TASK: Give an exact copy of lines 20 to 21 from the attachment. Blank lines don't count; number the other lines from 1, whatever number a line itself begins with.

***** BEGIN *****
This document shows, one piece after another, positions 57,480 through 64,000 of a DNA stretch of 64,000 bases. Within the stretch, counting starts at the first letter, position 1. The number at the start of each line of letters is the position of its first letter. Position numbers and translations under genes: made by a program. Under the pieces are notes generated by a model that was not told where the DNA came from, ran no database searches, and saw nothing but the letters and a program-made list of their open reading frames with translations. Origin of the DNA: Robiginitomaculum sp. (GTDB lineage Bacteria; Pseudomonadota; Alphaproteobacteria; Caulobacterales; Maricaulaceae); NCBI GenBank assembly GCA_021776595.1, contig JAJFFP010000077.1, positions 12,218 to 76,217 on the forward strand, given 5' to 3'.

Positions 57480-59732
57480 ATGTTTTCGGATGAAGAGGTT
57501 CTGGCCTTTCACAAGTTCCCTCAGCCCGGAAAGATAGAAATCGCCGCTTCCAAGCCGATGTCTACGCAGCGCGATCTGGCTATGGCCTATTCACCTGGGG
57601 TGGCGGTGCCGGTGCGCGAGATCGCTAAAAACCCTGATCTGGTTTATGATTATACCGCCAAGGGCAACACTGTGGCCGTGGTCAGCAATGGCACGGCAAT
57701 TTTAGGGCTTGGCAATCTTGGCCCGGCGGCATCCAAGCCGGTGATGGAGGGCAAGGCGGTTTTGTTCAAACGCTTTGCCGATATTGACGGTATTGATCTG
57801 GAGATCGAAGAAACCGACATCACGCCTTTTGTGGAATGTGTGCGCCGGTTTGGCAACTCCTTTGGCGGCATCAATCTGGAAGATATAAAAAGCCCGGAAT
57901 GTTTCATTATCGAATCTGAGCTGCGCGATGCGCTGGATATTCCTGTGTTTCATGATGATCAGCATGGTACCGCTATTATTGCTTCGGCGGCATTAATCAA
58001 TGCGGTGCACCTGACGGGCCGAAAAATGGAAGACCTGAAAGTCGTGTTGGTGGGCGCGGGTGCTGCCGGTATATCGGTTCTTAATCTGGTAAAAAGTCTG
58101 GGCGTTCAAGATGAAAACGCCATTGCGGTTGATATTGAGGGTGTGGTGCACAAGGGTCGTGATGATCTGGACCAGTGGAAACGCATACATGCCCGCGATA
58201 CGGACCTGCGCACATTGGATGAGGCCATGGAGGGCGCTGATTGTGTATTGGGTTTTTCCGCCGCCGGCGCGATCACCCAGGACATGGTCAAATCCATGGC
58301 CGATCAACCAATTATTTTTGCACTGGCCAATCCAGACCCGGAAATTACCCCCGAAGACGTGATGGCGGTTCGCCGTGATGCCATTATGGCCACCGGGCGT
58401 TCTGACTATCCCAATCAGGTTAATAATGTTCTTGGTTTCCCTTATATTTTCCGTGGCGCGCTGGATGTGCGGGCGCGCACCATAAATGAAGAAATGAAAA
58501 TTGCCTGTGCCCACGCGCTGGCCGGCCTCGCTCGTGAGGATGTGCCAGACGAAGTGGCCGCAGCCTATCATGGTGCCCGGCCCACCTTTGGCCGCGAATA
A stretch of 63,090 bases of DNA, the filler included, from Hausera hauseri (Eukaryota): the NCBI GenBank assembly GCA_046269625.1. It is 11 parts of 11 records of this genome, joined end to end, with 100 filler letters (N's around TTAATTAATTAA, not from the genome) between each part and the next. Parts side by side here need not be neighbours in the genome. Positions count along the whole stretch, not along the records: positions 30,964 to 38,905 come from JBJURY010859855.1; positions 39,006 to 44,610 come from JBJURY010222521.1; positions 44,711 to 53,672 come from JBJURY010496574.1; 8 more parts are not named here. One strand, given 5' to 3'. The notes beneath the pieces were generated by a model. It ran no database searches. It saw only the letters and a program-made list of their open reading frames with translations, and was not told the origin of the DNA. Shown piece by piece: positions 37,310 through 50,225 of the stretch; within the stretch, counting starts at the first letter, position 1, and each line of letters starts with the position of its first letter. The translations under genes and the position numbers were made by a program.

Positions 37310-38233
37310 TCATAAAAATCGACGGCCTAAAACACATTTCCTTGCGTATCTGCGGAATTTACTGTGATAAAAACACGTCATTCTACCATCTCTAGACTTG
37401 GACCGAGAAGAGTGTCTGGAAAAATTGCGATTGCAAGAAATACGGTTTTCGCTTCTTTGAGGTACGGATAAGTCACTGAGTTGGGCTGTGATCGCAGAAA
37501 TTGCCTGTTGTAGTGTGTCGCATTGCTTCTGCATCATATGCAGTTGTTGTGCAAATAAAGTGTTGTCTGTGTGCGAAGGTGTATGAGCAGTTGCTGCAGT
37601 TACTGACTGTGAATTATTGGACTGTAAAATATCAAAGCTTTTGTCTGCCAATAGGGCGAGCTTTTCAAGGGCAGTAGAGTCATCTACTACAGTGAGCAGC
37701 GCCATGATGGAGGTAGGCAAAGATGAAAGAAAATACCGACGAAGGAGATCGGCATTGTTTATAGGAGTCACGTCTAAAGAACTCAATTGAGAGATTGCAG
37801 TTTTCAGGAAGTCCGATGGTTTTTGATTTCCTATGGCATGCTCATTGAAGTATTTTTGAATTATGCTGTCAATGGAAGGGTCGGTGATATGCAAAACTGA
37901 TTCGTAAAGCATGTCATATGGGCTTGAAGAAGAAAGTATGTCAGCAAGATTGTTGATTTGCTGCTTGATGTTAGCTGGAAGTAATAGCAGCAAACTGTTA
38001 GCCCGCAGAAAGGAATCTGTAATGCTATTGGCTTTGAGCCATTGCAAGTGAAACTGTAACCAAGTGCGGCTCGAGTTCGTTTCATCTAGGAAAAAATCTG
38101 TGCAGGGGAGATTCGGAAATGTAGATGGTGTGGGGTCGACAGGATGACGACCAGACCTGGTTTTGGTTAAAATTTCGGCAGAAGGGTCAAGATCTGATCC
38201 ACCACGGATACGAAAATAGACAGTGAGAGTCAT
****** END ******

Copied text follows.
37601 TACTGACTGTGAATTATTGGACTGTAAAATATCAAAGCTTTTGTCTGCCAATAGGGCGAGCTTTTCAAGGGCAGTAGAGTCATCTACTACAGTGAGCAGC
37701 GCCATGATGGAGGTAGGCAAAGATGAAAGAAAATACCGACGAAGGAGATCGGCATTGTTTATAGGAGTCACGTCTAAAGAACTCAATTGAGAGATTGCAG